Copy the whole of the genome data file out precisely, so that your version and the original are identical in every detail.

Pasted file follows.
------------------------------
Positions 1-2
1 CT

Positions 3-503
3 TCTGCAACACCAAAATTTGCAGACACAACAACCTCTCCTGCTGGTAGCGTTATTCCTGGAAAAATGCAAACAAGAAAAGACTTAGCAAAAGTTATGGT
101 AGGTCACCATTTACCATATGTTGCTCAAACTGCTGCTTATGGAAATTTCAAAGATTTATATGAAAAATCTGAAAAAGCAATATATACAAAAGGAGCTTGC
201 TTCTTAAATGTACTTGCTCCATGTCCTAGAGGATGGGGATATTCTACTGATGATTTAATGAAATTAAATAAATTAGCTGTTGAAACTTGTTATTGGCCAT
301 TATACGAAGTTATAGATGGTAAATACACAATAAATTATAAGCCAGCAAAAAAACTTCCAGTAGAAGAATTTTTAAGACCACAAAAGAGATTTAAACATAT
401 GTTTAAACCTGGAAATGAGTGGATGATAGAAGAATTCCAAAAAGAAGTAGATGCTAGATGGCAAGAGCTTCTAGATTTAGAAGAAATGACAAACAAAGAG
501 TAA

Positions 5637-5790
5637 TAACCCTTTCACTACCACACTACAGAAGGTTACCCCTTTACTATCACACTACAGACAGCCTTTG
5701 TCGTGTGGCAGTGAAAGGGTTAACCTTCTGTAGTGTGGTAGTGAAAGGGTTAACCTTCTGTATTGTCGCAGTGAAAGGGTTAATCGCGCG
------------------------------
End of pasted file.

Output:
Positions 1-2
1 CT

Positions 3-503
3 TCTGCAACACCAAAATTTGCAGACACAACAACCTCTCCTGCTGGTAGCGTTATTCCTGGAAAAATGCAAACAAGAAAAGACTTAGCAAAAGTTATGGT
101 AGGTCACCATTTACCATATGTTGCTCAAACTGCTGCTTATGGAAATTTCAAAGATTTATATGAAAAATCTGAAAAAGCAATATATACAAAAGGAGCTTGC
201 TTCTTAAATGTACTTGCTCCATGTCCTAGAGGATGGGGATATTCTACTGATGATTTAATGAAATTAAATAAATTAGCTGTTGAAACTTGTTATTGGCCAT
301 TATACGAAGTTATAGATGGTAAATACACAATAAATTATAAGCCAGCAAAAAAACTTCCAGTAGAAGAATTTTTAAGACCACAAAAGAGATTTAAACATAT
401 GTTTAAACCTGGAAATGAGTGGATGATAGAAGAATTCCAAAAAGAAGTAGATGCTAGATGGCAAGAGCTTCTAGATTTAGAAGAAATGACAAACAAAGAG
501 TAA

Positions 5637-5790
5637 TAACCCTTTCACTACCACACTACAGAAGGTTACCCCTTTACTATCACACTACAGACAGCCTTTG
5701 TCGTGTGGCAGTGAAAGGGTTAACCTTCTGTAGTGTGGTAGTGAAAGGGTTAACCTTCTGTATTGTCGCAGTGAAAGGGTTAATCGCGCG